Lesson 9: The Witness of the Disciples of Jesus

This Lesson is part of John’s Gospel Easy Notes Series. 

John himself said about the crucifixion: “The man who saw it has given testimony, and his testimony is true. He knows that he tells the truth, and he testifies so that you also may believe (John 19:35).” See also 21:24. Jesus had earlier told them that those were with him from the beginning will testify about him (John 15:27). John had experienced the facts of Jesus’ life first-hand. He therefore is a powerful witness. That is why there is the ring of truth about the gospel he wrote because he wrote about what he had seen and experienced.

Andrew said:
“We have found the Messiah.” – John 1:41

There are three mentions of Andrew in John’s gospel. On all these three occasions we see him introducing someone to Jesus.

He first introduced his brother Peter to Jesus (John 1:40–42). There is something lovable about Andrew. He was always known as the brother of Peter. He was never part of the innermost circle of three—Peter, James, and John. Yet we find him happily taking a back seat.

In the first case it was his selflessness that we saw. In the second instance we see his optimistic attitude as he brings a lad with five loaves and two fish to Jesus (John 6:8–9). He was not sure how this small meal the boy had would be enough for all. Yet he brought the boy to Jesus.

In the third instance we see Andrew thinking beyond his Jewish background. He brings the Greeks to Jesus (John 12:22). Andrew thus becomes a home missionary as well as foreign missionary.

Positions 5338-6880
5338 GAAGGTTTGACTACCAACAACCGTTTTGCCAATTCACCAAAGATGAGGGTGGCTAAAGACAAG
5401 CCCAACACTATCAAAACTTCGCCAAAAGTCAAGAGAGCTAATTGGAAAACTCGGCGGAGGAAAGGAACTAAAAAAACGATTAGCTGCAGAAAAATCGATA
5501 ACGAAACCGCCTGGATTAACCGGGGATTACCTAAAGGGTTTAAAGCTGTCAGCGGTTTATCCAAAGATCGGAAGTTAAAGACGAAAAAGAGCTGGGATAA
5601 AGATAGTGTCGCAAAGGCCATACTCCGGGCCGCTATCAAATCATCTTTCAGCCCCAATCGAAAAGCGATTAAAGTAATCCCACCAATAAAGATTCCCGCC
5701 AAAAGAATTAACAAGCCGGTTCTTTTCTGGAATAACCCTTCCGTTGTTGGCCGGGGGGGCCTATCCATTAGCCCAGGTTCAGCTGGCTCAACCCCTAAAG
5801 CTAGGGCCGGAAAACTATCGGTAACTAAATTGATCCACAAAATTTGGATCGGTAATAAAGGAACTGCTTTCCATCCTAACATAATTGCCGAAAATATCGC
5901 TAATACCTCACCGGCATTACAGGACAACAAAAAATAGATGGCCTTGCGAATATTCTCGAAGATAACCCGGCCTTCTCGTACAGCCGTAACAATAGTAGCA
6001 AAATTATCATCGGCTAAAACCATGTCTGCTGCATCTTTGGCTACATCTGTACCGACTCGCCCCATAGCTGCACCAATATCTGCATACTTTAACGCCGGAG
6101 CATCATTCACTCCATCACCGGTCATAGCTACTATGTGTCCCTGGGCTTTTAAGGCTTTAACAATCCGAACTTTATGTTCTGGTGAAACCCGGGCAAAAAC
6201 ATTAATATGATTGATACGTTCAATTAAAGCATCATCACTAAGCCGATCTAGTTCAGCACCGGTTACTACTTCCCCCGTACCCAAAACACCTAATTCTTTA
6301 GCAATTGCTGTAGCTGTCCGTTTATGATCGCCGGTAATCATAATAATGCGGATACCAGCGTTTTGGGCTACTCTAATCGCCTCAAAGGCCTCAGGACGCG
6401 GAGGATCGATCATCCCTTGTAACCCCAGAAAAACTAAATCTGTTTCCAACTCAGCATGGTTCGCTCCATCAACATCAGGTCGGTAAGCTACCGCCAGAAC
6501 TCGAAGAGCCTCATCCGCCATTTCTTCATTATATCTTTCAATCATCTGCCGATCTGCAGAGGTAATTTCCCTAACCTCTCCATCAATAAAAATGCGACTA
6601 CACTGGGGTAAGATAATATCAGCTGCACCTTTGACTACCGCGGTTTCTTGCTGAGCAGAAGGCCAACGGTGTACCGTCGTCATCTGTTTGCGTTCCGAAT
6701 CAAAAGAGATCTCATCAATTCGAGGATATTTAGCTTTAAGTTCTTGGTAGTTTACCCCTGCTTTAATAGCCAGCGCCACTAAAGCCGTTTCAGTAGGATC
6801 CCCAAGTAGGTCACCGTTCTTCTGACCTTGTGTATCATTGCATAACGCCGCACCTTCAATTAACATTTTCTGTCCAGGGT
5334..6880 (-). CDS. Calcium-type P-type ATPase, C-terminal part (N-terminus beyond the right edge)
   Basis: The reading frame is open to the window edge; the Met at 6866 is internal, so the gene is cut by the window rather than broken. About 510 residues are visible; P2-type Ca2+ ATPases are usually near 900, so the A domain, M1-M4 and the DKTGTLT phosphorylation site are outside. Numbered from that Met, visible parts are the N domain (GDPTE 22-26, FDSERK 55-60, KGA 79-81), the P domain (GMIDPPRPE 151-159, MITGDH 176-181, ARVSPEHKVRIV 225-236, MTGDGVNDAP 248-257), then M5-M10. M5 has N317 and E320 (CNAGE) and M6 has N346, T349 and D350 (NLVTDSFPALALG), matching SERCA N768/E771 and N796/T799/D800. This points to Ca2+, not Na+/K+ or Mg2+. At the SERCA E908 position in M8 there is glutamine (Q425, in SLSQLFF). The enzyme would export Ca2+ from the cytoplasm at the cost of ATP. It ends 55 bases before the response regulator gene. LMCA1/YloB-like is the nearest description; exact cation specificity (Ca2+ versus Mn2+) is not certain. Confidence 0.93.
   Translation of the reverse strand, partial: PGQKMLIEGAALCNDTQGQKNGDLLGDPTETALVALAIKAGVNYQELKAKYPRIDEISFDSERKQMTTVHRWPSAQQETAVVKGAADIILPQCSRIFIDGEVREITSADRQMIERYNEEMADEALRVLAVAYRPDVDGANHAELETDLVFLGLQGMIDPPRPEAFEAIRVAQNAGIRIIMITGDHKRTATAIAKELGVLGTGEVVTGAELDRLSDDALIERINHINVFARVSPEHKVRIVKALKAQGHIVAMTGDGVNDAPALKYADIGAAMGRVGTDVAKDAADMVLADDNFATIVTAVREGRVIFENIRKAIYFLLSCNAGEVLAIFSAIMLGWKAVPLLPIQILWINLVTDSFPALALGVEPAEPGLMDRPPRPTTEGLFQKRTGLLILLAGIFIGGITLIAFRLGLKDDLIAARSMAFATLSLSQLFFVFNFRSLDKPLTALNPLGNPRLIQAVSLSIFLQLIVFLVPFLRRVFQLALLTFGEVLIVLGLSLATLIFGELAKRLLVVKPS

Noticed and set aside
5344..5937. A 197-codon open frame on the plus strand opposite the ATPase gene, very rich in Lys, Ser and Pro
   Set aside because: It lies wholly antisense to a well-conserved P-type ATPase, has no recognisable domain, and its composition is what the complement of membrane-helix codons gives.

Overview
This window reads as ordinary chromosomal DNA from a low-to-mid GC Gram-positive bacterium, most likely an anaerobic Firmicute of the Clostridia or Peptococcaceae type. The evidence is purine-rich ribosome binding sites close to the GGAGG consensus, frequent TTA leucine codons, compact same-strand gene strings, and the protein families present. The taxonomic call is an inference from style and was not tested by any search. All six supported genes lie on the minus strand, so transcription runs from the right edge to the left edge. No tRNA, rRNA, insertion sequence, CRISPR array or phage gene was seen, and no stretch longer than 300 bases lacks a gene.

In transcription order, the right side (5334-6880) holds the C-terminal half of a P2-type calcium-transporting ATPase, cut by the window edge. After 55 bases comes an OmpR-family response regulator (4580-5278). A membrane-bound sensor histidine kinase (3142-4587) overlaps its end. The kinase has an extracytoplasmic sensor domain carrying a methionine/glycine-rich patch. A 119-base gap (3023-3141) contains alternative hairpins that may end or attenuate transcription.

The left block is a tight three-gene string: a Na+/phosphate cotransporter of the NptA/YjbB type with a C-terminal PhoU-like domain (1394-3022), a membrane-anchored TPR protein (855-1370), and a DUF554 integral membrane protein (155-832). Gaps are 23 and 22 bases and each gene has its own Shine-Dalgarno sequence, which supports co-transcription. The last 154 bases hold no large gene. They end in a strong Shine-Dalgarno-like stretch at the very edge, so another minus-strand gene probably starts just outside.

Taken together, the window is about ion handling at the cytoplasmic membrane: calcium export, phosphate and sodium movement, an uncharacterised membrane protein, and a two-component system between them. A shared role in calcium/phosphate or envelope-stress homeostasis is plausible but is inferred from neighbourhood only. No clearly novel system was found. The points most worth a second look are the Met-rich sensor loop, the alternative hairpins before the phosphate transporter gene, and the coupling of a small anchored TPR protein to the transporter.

Philip said:
“We have found the One whom Moses wrote about in the Law, and about whom the prophets also wrote—Jesus of Nazareth, the son of Joseph.” –   John 1:44

In this instance is hidden one important truth that we can easily miss. Philip is convinced that Jesus is the One whom Moses wrote about. This is the best understanding we can have of the Old Testament. Beyond the rules and the regulations, the laws, the offerings and sacrifices, the tabernacle and festivals, and the kingdom and the Jewish temple we need to see the fact that they pointed to Jesus Christ.

Nathanael said:
“Rabbi, you are the Son of God; you are the king of Israel.” –   John 1:49

Jesus is king. We find that people wanted to make him king by force (John 6:15). But that was not God’s method. We find him testifying before Pilate that he is indeed king (John 6:37). And in his death too, the written charge fixed to the cross read: “JESUS OF NAZARETH, THE KING OF THE JEWS (John 19:19).” Is Jesus the King in your life? If he is, how does that affect your lifestyle? Are you loyal to him? Do you obey him?

Peter said:
“We believe and know that you are the Holy One of God.” ­–   John 6:69

When many disciples turned back and no longer followed Jesus, he asked the Twelve: “You do not want to leave too, do you?” What a moment that might have been! But Peter was the first to respond. “Lord, to whom shall we go? You have the words of eternal life (John 6:68).” Have you come to see the uniqueness of the words of Jesus? You might have read many books, novels, short stories, drama and poetry. Have you found such life-giving words anywhere else?

Martha said,
“Yes Lord,” “I believe that you are the Christ, the Son of God, who was to come into the world.” –   John 11:27